A hundred years ago, civic and business leaders in Columbia convinced the U.S. Army to establish a base in Richland County to train soldiers for World War I.
We should build a monument that eternally thanks those men and women.
It’s frightful to think what living in the Midlands would be like today without Fort Jackson, the Army’s largest basic training facility. The base creates jobs, sends soldiers to volunteer in our community, brings positive publicity, attracts thousands of visitors annually, and beckons military retirees to move here after their active duty days are over.
On Saturday, Fort Jackson will officially launch its yearlong centennial celebration with the annual Army Birthday Ball at the Columbia Metropolitan Convention Center.
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During the next year, the public will have plenty of opportunities to help the fort celebrate. We encourage everyone to do so, not only to recognize the fort’s contributions but also to see first-hand the dedicated women and men serving our nation and keeping it free.
Fort officials estimate that by the time the celebration is over in June 2017, five million soldiers will have trained there since it opened.
By June 2012, five million soldiers will have received training at Fort Jackson.
No soldiers would have trained here had those civic and business leaders not decided in 1916 to push the local site. On May 19, 1917, Major Douglas McArthur announced that Columbia was one of 16 sites across the nation chosen for new training sites, according to a history of Fort Jackson produced for its 50th anniversary.
The local base was later named for Andrew Jackson, an Army major general during the War of 1812 who became the nation’s seventh president. While some dispute the location of Jackson’s birth, we say it was in South Carolina.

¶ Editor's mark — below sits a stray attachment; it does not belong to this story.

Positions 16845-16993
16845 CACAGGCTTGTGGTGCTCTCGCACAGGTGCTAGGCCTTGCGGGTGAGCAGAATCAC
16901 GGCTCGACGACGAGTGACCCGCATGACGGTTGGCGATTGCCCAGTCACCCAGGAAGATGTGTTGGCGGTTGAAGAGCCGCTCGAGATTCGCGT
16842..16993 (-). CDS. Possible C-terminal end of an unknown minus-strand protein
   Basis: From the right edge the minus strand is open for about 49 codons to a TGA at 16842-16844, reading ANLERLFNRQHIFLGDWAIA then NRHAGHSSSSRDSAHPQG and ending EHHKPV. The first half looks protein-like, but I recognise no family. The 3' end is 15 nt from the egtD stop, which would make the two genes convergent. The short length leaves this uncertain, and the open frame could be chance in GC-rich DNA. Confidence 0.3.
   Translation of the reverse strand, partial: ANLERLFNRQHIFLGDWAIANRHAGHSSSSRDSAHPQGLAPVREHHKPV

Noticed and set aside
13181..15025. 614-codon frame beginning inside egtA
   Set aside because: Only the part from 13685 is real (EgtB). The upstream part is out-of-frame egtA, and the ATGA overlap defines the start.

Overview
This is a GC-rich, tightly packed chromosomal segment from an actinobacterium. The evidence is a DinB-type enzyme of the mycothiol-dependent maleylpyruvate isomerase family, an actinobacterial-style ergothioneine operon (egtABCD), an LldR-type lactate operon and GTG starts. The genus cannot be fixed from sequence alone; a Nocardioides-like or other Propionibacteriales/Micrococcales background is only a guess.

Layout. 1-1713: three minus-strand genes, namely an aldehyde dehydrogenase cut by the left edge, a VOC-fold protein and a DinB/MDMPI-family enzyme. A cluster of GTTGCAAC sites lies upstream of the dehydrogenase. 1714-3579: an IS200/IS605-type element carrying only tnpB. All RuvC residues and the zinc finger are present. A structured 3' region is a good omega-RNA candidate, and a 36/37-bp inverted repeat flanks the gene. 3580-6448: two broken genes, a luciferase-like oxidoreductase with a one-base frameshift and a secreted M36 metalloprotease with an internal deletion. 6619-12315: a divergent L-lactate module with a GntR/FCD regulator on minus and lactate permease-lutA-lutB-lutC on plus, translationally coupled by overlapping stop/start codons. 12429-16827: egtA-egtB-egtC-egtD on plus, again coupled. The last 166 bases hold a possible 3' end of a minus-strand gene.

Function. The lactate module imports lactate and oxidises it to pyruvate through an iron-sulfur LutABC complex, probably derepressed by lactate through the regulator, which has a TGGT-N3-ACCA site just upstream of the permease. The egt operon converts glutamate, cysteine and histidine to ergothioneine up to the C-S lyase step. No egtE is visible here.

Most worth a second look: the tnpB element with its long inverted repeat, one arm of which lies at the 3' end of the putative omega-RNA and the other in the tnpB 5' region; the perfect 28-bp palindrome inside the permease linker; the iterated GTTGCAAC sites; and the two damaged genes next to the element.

Since 1917, the fort has trained soldiers who fought in every U.S. war and who worked to keep the peace between conflicts. During World War II, British Prime Minister Winston Churchill visited Fort Jackson to watch U.S. soldiers undergo training. “They’re just like money in the bank,” he remarked, according to the 50-year history.
Soldiers trained at Fort Jackson subsequently served during the Korean and Vietnam wars and during the wars in the Kuwait, Afghanistan and Iraq. They helped win the Cold War. They also have helped deter aggression and support our friends around the world.
The fort has certainly lived up to its motto: “Victory Starts Here.”
Last week, Secretary of the Army Eric K. Fanning visited Fort Jackson to observe training. He called it “a premier installation.”
“My expectations when visiting an installation are always high ...,” he said. "But I will say that today definitely exceeded my expectations."
Most soldiers never forget their time here. When talking to people in other states, Columbians often hear stories about the weeks former and current soldiers spent at Fort Jackson. Many speak fondly of the city and its people.
Fort Jackson is one of the city’s major economic forces. A study released last year by the University of South Carolina showed the fort has a total economic impact of $2.2 billion in South Carolina. That includes about $1 billion in labor income from salaries paid by the Army and from private jobs generated by the fort throughout the Midlands.
A study released last year by the University of South Carolina showed the fort has a total economic impact of $2.2 billion in South Carolina.
The impact is felt all across the economy, from farms, utility companies and health care facilities to restaurants, retail stores, hotels, taxis and real estate companies.
Each year, about 40,000 to 50,000 recruits are trained at the fort. Although they are confined to the base during their weeks here, thousands of their relatives and friends visit Columbia each week for basic training graduation. They buy food, rent hotel rooms, and shop in our local stores.
While the fort’s primary mission is basic training, it also houses several other key Army training facilities. They include a drill sergeant academy, a chaplain’s school and a soldier support institute. Navy personnel assigned to potentially dangerous posts on land around the world receive extra combat training at the fort.
The USC study reported that about 200,000 people visit Fort Jackson every year, including recruits, soldiers, family members and friends.
Many local residents tout Columbia as being the nation’s most military friendly city. We should be, because the city and state have benefitted exponentially from the fort’s presence.
Jobs and economic development are obviously important. But they are overshadowed by the fort’s primary mission.
Thanks to the men and women who, 100 years later, continue to make Fort Jackson a vital military institution. Because of them, victory still starts here.